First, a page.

Tuesday November 20, 2018

WHO Adds ‘Gaming Disorder’ In The List Of Mental Health Condition

Gaming disorder has been added to the section on addictive disorders

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WHO Added 'Gaming Disorder' In The List Of Mental Health Condition
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The World Health Organization (WHO) has now included “gaming disorder” as a mental health condition in its International Classification of Diseases (ICD).

The ICD, a diagnostic manual published by the WHO, was last updated in 1990 and its new edition, ICD-11, has included gaming disorder as a serious health condition that needs to be monitored.

“Gaming disorder has been added to the section on addictive disorders,” the WHO said in a statement.

This classification means health professionals and systems will be more “alerted to the existence of this condition” while boosting the possibility that “people who suffer from these conditions can get appropriate help”, Vladimir Poznyak, a member of the WHO’s Department of Mental Health and Substance Abuse, was quoted as telling the CNN.

“Millions of gamers around the world, even when it comes to the intense gaming, would never qualify as people suffering from gaming disorder,” he said, adding that the overall prevalence of this condition is “very low”.

“And let me emphasise that this is a clinical condition, and clinical diagnosis can be made only by health professionals which are properly trained to do that,” he noted.

The new ICD-11 is also able to better capture data regarding safety in healthcare, which means that unnecessary events that may harm health — such as unsafe workflows in hospitals — can be identified and reduced, the statement said.

It also includes new chapters, one on traditional medicine: although millions of people use traditional medicine worldwide, it has never been classified in this system.

children Playing game on Laptop
children Playing game on Laptop, Pixabya

Another new chapter on sexual health brings together conditions that were previously categorised in other ways (e.g. gender incongruence was listed under mental health conditions) or described differently.

ICD-11 will be presented at the World Health Assembly in May 2019 for adoption by member states, and will come into effect on January 1, 2022.

“ICD is a cornerstone of health information and ICD-11 will deliver an up-to-date view of the patterns of disease,” said Lubna Alansari, WHO’s Assistant Director-General (Health Metrics and Measurement).

The ICD is the foundation for identifying health trends and statistics worldwide, and contains around 55,000 unique codes for injuries, diseases and causes of death.

Gaming T.v
Gaming T.v, Pixabay

Also read: ASUS Expands its Gaming Laptop line-up in India

It provides a common language that allows health professionals to share health information across the globe. (IANS)

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Eastern Congo Suffers From a Deadly Ebola Outbreak

Some people still refuse to believe Ebola exists and have hidden infected family members.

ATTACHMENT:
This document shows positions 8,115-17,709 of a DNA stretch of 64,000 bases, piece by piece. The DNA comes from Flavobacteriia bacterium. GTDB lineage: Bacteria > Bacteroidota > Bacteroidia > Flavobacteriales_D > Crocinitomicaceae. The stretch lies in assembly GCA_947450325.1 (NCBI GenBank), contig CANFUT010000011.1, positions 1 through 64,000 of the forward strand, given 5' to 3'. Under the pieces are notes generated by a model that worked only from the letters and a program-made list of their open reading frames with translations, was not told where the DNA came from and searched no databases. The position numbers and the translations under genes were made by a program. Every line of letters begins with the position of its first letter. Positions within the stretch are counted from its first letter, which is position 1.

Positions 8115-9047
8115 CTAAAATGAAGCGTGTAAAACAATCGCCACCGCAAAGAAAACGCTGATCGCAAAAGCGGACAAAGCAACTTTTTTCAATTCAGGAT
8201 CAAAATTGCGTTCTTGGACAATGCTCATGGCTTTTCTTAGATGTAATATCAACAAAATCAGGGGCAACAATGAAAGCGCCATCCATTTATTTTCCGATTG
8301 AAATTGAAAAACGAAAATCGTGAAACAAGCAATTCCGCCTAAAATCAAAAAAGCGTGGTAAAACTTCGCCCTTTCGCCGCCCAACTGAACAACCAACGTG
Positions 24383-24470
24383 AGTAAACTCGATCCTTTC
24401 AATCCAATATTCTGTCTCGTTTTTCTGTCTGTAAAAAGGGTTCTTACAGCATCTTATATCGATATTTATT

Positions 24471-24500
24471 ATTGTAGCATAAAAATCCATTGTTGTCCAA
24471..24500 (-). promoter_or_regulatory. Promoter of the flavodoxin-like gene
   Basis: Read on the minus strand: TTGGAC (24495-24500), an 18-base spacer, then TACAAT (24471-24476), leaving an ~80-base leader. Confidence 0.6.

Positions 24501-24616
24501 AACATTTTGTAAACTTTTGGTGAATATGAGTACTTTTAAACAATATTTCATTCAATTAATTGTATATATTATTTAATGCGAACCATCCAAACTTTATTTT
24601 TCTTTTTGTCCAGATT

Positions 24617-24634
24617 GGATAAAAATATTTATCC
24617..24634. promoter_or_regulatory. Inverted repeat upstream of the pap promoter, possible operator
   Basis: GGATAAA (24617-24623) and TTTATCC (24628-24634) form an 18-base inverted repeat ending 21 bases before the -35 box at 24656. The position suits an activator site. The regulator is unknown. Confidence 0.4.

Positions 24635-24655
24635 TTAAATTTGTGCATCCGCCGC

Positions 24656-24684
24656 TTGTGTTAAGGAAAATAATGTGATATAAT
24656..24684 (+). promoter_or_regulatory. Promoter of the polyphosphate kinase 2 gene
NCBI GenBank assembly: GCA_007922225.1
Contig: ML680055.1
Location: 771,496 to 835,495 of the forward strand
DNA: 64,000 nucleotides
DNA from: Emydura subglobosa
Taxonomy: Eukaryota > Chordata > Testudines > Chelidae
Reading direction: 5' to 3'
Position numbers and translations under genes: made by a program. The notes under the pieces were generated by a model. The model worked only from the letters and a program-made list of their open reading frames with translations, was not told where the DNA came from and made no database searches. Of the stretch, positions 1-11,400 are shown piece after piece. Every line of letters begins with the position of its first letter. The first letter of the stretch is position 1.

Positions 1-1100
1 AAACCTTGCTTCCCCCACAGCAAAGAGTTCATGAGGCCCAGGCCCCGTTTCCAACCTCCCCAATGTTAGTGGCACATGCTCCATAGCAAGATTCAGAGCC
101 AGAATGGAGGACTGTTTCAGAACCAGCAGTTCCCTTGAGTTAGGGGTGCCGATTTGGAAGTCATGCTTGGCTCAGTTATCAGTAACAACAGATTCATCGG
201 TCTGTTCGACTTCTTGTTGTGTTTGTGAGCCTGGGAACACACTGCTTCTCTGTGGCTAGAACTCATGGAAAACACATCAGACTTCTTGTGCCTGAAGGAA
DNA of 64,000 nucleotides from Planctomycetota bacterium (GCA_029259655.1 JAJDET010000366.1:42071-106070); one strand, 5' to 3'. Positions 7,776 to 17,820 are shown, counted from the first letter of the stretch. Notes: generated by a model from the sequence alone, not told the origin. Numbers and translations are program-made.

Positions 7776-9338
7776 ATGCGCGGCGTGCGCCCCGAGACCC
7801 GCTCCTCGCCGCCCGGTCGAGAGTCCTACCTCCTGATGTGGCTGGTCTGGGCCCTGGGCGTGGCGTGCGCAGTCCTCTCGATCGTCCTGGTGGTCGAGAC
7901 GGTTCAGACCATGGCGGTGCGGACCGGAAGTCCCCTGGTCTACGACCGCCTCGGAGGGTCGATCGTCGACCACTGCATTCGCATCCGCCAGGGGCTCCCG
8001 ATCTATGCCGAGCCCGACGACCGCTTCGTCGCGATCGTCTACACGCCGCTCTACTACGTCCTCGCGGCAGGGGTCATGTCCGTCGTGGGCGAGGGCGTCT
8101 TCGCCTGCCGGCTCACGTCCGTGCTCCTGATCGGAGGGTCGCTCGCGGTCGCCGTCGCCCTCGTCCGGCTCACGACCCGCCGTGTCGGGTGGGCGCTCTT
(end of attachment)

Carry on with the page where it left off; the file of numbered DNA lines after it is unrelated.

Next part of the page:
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Ebola, WHO
In this photo taken Sept 9, 2018, a health worker sprays disinfectant on his colleague after working at an Ebola treatment center in Beni, DRC. VOA

An outbreak of Ebola in the eastern region of the Democratic Republic of Congo has killed more than 200 people. Almost 300 Ebola cases have been confirmed since the outbreak began in August, authorities say.

The health ministry said half of the cases were in Beni, a city of 800,000 people, in the North Kivu province.

The outbreak is in a conflict zone where dozens of armed groups operate. Aid agencies have been forced to suspend or slow down their work on several occasions since the outbreak.

Ebola, WHO
A health care worker from the World Health Organization, left, gives an Ebola vaccination to a front line aid worker who will then vaccinate people who might potentially have the virus, in Mbandaka, Congo. VOA

Health Minister Oly Ilunga said his response teams “have faced threats, physical assaults, repeated destruction of their equipment and kidnapping.”

“Two of our colleagues in the Rapid Response Medical Unit have even lost their lives in an attack,” Ilunga said.

Ebola was detected in the DRC in 1976. The current outbreak is the tenth since it was first discovered.

The World Health Organization has warned the virus could spread to nearby countries, including Uganda, Rwanda and Burundi.

congo, ebola
Health care workers from the World Health Organization prepare to give an Ebola vaccination to a front-line aid worker in Beni, Democratic Republic of the Congo. VOA

Medical workers have lots of experience dealing with Ebola outbreaks in the DRC. Fortunately, they have new tools to fight the deadly virus. A new vaccine has shown it can protect people who’ve come into contact with Ebola victims, and more people have learned techniques to keep the virus from spreading.

Also Read: Uganda Readies Itself To Fight Off Ebola From The DRC Border

However, old problems persist with every outbreak. Some people still refuse to believe Ebola exists and have hidden infected family members. Traditional burial practices also put people at risk. (VOA)